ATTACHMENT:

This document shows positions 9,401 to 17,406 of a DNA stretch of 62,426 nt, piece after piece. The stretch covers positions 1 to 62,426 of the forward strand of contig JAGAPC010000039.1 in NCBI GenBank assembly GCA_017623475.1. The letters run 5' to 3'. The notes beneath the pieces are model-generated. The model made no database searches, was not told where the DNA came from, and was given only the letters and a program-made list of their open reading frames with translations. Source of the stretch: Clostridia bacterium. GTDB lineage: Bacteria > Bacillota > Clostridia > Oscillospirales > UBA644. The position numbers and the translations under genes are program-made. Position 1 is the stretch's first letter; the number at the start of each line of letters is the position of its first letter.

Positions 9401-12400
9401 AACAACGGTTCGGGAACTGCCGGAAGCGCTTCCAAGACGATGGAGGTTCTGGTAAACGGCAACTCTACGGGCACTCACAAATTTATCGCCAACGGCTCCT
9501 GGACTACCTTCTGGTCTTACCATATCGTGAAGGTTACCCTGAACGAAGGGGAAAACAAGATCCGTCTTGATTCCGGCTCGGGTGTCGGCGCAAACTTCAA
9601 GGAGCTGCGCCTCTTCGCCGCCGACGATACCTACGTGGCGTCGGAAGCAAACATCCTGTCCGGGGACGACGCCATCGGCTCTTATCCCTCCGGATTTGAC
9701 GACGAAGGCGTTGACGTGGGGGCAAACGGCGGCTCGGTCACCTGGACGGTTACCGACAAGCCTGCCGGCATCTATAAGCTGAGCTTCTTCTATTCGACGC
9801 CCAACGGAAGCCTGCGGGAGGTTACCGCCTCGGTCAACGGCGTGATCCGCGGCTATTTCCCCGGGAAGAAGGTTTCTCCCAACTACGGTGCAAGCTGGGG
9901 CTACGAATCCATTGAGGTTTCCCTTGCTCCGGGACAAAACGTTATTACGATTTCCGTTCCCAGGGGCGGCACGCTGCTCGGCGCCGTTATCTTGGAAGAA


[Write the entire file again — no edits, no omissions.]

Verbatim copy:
This document shows positions 9,401 to 17,406 of a DNA stretch of 62,426 nt, piece after piece. The stretch covers positions 1 to 62,426 of the forward strand of contig JAGAPC010000039.1 in NCBI GenBank assembly GCA_017623475.1. The letters run 5' to 3'. The notes beneath the pieces are model-generated. The model made no database searches, was not told where the DNA came from, and was given only the letters and a program-made list of their open reading frames with translations. Source of the stretch: Clostridia bacterium. GTDB lineage: Bacteria > Bacillota > Clostridia > Oscillospirales > UBA644. The position numbers and the translations under genes are program-made. Position 1 is the stretch's first letter; the number at the start of each line of letters is the position of its first letter.

Positions 9401-12400
9401 AACAACGGTTCGGGAACTGCCGGAAGCGCTTCCAAGACGATGGAGGTTCTGGTAAACGGCAACTCTACGGGCACTCACAAATTTATCGCCAACGGCTCCT
9501 GGACTACCTTCTGGTCTTACCATATCGTGAAGGTTACCCTGAACGAAGGGGAAAACAAGATCCGTCTTGATTCCGGCTCGGGTGTCGGCGCAAACTTCAA
9601 GGAGCTGCGCCTCTTCGCCGCCGACGATACCTACGTGGCGTCGGAAGCAAACATCCTGTCCGGGGACGACGCCATCGGCTCTTATCCCTCCGGATTTGAC
9701 GACGAAGGCGTTGACGTGGGGGCAAACGGCGGCTCGGTCACCTGGACGGTTACCGACAAGCCTGCCGGCATCTATAAGCTGAGCTTCTTCTATTCGACGC
9801 CCAACGGAAGCCTGCGGGAGGTTACCGCCTCGGTCAACGGCGTGATCCGCGGCTATTTCCCCGGGAAGAAGGTTTCTCCCAACTACGGTGCAAGCTGGGG
9901 CTACGAATCCATTGAGGTTTCCCTTGCTCCGGGACAAAACGTTATTACGATTTCCGTTCCCAGGGGCGGCACGCTGCTCGGCGCCGTTATCTTGGAAGAA